Powell Had Role in Shevardnadze Departure
Powell Had Role in Shevardnadze Departure
Nov. 25, 2003
WASHINGTON (AP) _ Secretary of State Colin Powell played a discreet off-stage role in the resignation of Georgia's president, Eduard A. Shevardnadze, making a critical weekend telephone call to signal the longtime leader and U.S. favorite that his time was running out.
Powell also weighed in with Russian Foreign Minister Igor Ivanov, as Ivanov arrived Saturday in Tbilisi, the Georgian capital. While details of their telephone conversation were not disclosed, the Bush administration long has been mindful of Russian interest in the former Soviet republic and neighbor to the south.
Ivanov apparently played the key last-minute role in mediating between the opposition and Shevardnadze, who resigned Sunday after three weeks of protests over disputed parliamentary elections.
But as Shevardnadze's interim successor, Nino Burdzhanadze, reaffirmed Georgia's pro-Western stance and protests in the capital began on Monday to give way to order, Powell's intervention became clear.
Having sent a veteran U.S. diplomat and deputy assistant secretary of state, Lynn Pascoe, to Georgia last week to push for fair elections, Powell called U.N. Secretary-General Kofi Annan, from his McLean, Va., home on Saturday.
Together, Annan and Powell appealed for restraint and a restoration of order in an increasingly dangerous situation, U.S. and U.N. officials said.
``We did not tell him what to do,'' the State Department spokesman Richard Boucher said Monday.
But ``we certainly stayed in very close touch'' with Shevardnadze, Boucher said, and ``we encouraged him to make decisions that would lead Georgia forward in a peaceful manner within the constitution of Georgia.''
``The secretary didn't discuss resignation with him,'' the spokesman said.
To an experienced diplomat and patriot like the former Soviet foreign minister, Powell's message must have been unmistakably clear: His nearly 12 years of rule had to come to an end for the sake of restoring constitutional order to Georgia.
Boucher issued a public statement on Saturday, saying the State Department was monitoring the situation closely and calling on all sides to refrain from the use of force or violence.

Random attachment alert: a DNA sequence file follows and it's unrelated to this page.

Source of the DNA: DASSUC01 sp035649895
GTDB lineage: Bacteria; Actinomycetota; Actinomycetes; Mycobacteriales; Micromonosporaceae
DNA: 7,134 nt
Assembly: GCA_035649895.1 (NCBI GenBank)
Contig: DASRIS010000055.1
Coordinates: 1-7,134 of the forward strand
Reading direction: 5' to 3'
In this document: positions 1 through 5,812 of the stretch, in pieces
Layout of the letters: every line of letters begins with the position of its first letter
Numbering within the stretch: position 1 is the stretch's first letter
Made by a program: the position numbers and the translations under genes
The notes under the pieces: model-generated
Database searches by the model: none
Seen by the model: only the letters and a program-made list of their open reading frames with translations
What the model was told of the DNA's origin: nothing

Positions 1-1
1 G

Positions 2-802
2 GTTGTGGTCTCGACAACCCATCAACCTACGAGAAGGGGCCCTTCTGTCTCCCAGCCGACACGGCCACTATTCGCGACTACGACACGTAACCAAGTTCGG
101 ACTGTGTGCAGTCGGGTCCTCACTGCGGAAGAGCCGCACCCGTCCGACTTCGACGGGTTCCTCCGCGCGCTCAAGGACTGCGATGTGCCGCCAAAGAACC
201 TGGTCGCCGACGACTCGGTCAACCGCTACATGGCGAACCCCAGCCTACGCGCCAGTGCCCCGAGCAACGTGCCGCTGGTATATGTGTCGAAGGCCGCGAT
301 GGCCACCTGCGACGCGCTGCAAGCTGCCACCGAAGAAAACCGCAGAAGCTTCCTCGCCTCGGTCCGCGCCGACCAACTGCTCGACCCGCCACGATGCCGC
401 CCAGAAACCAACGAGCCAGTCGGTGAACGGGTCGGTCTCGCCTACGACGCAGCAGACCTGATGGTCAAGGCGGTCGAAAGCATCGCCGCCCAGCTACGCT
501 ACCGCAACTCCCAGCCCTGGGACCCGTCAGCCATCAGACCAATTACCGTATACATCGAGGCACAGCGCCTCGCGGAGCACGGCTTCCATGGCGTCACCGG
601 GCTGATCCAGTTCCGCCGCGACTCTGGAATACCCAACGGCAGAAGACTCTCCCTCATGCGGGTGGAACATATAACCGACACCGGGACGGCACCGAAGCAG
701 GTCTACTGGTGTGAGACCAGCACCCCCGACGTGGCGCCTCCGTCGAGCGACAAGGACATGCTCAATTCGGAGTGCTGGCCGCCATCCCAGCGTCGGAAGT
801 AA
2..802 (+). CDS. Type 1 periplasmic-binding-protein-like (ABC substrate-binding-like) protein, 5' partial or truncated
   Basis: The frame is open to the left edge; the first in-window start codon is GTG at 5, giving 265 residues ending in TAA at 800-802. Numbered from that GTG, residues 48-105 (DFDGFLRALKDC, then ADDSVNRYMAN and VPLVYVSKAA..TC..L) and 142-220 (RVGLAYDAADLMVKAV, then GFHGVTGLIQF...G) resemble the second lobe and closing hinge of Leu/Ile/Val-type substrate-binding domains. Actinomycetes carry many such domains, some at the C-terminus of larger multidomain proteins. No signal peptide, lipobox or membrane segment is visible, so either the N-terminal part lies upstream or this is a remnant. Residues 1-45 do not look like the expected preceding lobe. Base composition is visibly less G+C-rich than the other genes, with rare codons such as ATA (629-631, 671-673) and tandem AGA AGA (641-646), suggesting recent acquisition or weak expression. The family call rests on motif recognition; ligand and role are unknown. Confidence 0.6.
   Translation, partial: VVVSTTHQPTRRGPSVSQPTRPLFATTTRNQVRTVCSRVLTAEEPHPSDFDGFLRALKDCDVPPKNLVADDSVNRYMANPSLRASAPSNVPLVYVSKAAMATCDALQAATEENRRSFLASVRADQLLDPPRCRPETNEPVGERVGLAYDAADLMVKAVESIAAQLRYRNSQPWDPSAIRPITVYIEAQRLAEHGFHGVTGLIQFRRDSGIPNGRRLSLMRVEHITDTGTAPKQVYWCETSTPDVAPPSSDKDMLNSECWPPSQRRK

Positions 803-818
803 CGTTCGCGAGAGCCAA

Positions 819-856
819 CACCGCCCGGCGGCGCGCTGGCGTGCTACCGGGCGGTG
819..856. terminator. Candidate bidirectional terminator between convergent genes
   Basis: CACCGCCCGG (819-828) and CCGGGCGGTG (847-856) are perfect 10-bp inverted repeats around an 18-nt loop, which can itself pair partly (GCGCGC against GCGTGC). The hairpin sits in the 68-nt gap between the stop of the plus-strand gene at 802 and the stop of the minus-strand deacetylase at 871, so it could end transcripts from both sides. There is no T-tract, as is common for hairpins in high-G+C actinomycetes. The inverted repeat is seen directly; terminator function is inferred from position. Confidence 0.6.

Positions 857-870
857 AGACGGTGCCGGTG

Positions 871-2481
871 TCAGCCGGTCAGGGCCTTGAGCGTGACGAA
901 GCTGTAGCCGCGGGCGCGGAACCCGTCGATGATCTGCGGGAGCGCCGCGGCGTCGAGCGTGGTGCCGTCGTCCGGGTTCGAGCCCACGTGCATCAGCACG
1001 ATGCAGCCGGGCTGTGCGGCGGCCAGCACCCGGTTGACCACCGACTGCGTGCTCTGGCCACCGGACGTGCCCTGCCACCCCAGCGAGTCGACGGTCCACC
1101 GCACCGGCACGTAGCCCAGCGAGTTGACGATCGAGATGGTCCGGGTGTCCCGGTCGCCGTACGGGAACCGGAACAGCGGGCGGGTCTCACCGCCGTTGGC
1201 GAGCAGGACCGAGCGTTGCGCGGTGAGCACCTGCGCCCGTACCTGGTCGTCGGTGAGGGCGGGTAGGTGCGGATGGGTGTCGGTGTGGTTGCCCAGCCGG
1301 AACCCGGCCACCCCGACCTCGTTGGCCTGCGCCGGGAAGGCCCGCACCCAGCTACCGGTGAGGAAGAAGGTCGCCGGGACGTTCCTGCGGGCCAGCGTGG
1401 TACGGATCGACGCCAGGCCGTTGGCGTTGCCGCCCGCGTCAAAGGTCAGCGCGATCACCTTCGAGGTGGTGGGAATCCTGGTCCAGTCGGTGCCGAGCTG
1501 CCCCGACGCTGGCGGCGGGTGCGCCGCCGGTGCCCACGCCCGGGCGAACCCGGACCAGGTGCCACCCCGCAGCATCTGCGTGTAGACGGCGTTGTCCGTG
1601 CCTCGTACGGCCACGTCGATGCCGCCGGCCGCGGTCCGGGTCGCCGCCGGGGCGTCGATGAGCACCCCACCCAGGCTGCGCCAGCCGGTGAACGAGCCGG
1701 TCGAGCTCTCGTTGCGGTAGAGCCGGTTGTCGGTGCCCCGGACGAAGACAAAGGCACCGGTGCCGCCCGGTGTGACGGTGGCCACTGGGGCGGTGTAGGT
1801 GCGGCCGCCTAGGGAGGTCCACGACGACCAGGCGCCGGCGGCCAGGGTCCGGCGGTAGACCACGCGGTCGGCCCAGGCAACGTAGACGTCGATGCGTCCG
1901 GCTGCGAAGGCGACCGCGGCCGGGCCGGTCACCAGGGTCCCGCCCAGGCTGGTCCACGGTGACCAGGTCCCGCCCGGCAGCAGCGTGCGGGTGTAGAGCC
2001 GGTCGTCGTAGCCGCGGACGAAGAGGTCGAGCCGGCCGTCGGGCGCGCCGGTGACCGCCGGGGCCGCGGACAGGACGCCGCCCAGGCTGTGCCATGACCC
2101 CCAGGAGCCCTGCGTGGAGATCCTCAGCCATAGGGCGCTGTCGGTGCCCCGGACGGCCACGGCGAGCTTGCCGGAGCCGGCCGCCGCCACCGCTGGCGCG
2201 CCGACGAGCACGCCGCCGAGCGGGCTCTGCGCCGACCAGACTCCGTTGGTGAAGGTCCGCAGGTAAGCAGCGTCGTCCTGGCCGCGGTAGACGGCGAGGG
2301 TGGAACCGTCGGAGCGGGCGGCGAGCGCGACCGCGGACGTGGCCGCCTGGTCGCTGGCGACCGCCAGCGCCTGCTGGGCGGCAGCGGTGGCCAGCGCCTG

But on Sunday, after Shevardnadze had resigned, Boucher issued a lengthy statement saying the State Department looked forward to working with Burdzhanadze, offering U.S. support for the new government and saying Shevardnadze's decision to step down, while ``difficult'' for him, was in the best interest of the people of Georgia.
At the White House on Monday, deputy press secretary Clare Buchan made clear where the administration stood in Shevardnadze's struggle with the Georgia opposition, led by Mikhail Saakashvili.
``We're supportive of what the Georgian opposition party did to restore the integrity of Georgian democracy, in terms of using peaceful demonstrations to overturn a fraudulent parliamentary election,'' she said.
Georgia is important to both the United States and Russia for several reasons, principally economic. If pro-Western, it could help American oil companies get a hand on Caspian Sea oil reserves, which may eventually rival that of the Persian Gulf region.
Georgia is on the route of a major oil pipeline now under construction.
The end game of Shevardnadze's swift fall from power began Saturday after a stunning showdown in the Georgian parliament was televised around the world. Demonstrators rushed into the parliament chambers, scrambling over desks, throwing papers in the air and forcing Shevardnadze to flee the building.
Beyond Powell's phone calls, Russian President Vladimir Putin also consulted with Shevardnadze by telephone. The U.S. ambassador and a U.S. deputy assistant secretary of state met repeatedly with all sides.
By early Sunday, opposition members were threatening to storm Shevardnadze's residence. Ivanov was inside, speaking with the president and opposition leaders. Soon afterward, Shevardnadze resigned.
Shevardnadze was a longtime favorite of the United States toward the end of the Cold War, treated with special warmth by George P. Shultz and James A. Baker III in their terms as secretary of state in the Reagan and first Bush administrations.
As delighted as American officials were with Mikhail Gorbachev, who as the last Soviet president steered a course toward reform and democratic institutions, Shevardnadze was prized even more, especially when he complained publicly Gorbachev was not moving fast enough.
His return to Georgia to become its leader after the breakup of the Soviet Union in 1991 seemed guaranteed to advance democracy in Georgia. But Shevardnadze faltered in what the West hoped would be a drive toward democracy and prosperity in the country of nearly 5 million people.